Best Aircraft Dispatcher Jobs near Boulder, CO
The Airline Flight Dispatcher in Boulder, CO is the emissary for the pilots and ground crew, and the Aircraft Flight Dispatcher's main job is to keep all crew concerned with the flight informed about its standing. The Airline Flight Dispatcher in Boulder, CO must be familiar with the overall navigation elements over airline routes and at airports as well as with the takeoff and landing performance attributes of all airships managed by the airlines.
The Airline Flight Dispatcher in Boulder, CO also must ride periodically in the cockpit with the flight crew to observe flight plans, flight routes, weather conditions, and all business and activity within and around the airport.
Airline Flight Dispatcher in Boulder, COs frequently works under stress in fast-moving surroundings especially when aircraft are operating in bad weather. flight dispatchers are required to make fast decisions under stress concerning the health and safety of everyone concerned.
These Airline Flight Dispatcher in Boulder, CO are surrounded by all kinds of crew members, avionics technology, landlines rings, mobile phones going off all the time, and the intercom system is always blaring. Airline Flight Dispatcher in Boulder, CO work in a very noisy and often chaotic atmosphere. The flight dispatchers who work for a small airline in Boulder, CO, also perform the responsibilities of meteorologists and work schedule coordinators.
"Federal Aviation Regulations part 121 dictates that airline dispatchers must ride in the cockpit jumpseat on "familiarization flights" for a minimum of 5 hours each calender year." Ashley Smith, ASO CEO
The Benefits of Landing a Top Flight Dispatcher Job in Boulder, CO
According to Glassdoor and Indeed, the average aircraft dispatcher salary is $32,000. However, the Airline Dispatcher Federation suggests the average aircraft dispatcher salary is closer to $40,000.
Federal Aviation Regulations part 121 dictates that airline Airline Flight Dispatcher in Boulder, CO must ride in the cockpit jumpseat on "familiarization flights" at least 5 hours per year. However, most airlines and airport employers treat Airline Flight Dispatcher in Boulder, CO like pilot cockpit crew members, and extend them jumpseat privileges on an unlimited basis.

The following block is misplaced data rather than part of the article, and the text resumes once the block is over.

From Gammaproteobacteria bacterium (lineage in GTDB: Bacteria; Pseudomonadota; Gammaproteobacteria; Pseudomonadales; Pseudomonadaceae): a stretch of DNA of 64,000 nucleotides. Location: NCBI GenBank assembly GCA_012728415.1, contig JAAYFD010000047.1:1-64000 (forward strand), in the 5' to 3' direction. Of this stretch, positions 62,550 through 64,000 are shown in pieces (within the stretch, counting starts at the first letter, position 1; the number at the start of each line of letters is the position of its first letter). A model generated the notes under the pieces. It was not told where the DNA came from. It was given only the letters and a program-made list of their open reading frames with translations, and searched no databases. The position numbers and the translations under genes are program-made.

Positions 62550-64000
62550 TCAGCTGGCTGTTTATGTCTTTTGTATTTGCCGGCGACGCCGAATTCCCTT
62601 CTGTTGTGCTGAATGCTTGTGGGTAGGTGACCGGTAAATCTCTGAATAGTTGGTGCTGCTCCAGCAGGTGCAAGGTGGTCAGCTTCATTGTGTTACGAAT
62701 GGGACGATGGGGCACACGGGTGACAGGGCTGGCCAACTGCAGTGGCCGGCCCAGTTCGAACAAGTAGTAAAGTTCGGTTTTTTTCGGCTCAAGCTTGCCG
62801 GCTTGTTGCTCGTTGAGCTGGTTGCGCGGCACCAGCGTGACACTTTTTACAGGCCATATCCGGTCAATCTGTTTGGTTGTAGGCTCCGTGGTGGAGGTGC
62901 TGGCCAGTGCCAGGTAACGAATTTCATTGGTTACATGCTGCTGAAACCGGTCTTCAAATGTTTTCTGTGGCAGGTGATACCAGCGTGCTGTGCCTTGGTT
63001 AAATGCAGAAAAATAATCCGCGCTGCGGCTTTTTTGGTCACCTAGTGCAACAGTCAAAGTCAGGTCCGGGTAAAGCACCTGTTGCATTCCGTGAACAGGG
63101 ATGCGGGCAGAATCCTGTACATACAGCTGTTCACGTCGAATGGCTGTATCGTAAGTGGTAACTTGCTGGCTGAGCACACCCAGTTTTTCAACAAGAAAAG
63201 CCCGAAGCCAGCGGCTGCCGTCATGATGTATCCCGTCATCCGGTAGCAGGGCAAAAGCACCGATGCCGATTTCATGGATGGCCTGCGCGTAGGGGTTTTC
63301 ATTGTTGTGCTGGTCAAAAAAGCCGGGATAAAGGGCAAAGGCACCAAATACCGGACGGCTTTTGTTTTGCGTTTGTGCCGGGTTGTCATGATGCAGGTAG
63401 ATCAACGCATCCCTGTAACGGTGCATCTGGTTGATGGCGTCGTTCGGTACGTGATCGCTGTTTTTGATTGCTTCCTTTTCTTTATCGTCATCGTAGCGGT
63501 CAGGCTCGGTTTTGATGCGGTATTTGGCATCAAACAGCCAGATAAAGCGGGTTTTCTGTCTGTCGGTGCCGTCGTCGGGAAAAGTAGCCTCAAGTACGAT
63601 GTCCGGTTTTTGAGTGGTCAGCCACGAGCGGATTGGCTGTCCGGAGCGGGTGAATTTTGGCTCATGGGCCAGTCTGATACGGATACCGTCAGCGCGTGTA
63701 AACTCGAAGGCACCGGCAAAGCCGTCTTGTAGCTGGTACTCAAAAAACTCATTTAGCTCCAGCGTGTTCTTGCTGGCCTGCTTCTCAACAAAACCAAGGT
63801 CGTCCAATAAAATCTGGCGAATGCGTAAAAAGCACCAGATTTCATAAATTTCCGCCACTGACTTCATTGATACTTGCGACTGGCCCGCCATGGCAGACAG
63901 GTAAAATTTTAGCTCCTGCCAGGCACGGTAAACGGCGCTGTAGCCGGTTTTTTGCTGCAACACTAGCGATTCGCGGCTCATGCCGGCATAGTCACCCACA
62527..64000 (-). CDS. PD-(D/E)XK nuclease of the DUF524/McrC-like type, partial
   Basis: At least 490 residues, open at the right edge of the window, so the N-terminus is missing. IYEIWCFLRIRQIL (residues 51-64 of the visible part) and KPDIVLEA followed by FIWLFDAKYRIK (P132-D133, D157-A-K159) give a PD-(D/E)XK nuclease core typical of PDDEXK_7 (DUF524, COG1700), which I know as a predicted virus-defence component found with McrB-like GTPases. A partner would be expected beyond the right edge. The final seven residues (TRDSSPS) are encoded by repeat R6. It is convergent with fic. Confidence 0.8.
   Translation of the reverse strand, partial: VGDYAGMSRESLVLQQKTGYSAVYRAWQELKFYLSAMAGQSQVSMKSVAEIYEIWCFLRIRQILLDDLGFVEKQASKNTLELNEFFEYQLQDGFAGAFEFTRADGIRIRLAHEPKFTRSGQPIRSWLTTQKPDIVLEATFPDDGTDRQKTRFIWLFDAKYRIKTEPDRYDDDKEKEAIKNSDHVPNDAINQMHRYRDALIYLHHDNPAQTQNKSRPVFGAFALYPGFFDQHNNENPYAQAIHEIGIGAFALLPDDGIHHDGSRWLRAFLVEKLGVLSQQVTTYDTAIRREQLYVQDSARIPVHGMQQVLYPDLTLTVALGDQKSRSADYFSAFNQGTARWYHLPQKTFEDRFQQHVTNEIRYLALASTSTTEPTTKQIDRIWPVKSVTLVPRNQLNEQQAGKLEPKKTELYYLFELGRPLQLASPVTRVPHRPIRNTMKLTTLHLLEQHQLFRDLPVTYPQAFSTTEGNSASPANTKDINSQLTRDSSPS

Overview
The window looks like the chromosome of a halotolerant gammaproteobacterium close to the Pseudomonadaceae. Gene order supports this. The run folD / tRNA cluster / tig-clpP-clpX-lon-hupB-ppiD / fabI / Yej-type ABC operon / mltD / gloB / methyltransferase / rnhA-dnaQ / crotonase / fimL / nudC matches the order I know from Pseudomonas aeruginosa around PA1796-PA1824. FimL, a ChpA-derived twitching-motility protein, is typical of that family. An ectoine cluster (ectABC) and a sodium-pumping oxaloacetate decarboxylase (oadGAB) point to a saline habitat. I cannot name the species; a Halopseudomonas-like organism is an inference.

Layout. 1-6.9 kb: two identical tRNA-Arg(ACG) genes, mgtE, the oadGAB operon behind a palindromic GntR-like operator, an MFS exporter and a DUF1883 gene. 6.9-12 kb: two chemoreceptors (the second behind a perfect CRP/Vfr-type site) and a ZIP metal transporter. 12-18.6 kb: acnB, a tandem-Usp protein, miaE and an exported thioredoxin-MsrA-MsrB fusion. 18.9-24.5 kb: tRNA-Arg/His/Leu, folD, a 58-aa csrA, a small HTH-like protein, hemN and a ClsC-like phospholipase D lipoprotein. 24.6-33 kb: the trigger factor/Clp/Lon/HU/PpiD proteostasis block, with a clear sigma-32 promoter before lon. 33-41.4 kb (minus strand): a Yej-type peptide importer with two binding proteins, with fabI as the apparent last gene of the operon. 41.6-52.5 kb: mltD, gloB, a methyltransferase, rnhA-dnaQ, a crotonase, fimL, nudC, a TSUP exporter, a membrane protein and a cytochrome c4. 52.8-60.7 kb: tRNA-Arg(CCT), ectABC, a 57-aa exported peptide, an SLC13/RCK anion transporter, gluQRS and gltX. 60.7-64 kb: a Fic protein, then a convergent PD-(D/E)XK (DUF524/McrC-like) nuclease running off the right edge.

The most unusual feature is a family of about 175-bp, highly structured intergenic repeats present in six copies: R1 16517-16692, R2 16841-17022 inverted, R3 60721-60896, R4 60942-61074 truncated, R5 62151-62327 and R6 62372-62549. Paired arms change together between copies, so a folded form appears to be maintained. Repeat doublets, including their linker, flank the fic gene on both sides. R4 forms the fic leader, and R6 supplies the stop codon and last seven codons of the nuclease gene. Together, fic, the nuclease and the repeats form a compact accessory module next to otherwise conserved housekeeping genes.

Also, hundreds of airlines around the world recognize the significance of the Airline Flight Dispatcher in Boulder, CO and extend the cockpit jumpseat privilege to them without cost. This is one of the top benefits available for Airline Flight Dispatcher in Boulder, CO. Airline Flight Dispatcher in Boulder, COs must be able to work rotating shifts including days, nights, weekends, and holidays.
Aircraft Flight Dispatcher from Boulder, CO typically receive valued employee benefits, such as retirement plans, stock options, credit union memberships, gym memberships, and even paid vacation time. Aircraft Flight Dispatcher might also receive health insurance, life insurance, or even disability insurance.
Aircraft Dispatchers jobs are filled by licensed airmen certificated by the Federal Aviation Administration. As a job responsibility, Aircraft Dispatchers have joint responsibility with the captain for the safety and operational control of flights. Learn more!
Aviation Facts for Boulder, CO
Helicopter Pilots: Their job involves not only flying and navigating but monitoring wind conditions and other weather phenomenon, as well calculating fuel requirements and weight restrictions. After flights, helicopter pilots must shut down all equipment and file post-flight paperwork.
Helicopter Spotlight for Boulder, CO
The Atlas Oryx (named after the Oryx antelope) is a medium-sized utility helicopter which is manufactured by the Atlas Aircraft Corporation (now Denel Aviation). The SAAF was the largest user of Aérospatiale SA 330 Puma. The Oryx can trace its origins back to the Bush War. Despite the efforts of the gunship Alouette, the need for a dedicated gunship was recognized. Atlas Aircraft Corporation produced an experimental attack helicopter, the Alpha XH-1. This helicopter was used for feasibility studies and could not serve any practical purpose - this led to the more powerful XTP-1 in April 1987. Two XTP-1s were converted, and based on a Puma J airframe. Various weapons and other systems were tested on XTP-1 and paved the way for Project: Denel Rooivalk. However, the dynamic flight components of the XTP-1 made Atlas realize what advantages an upgraded Puma could have.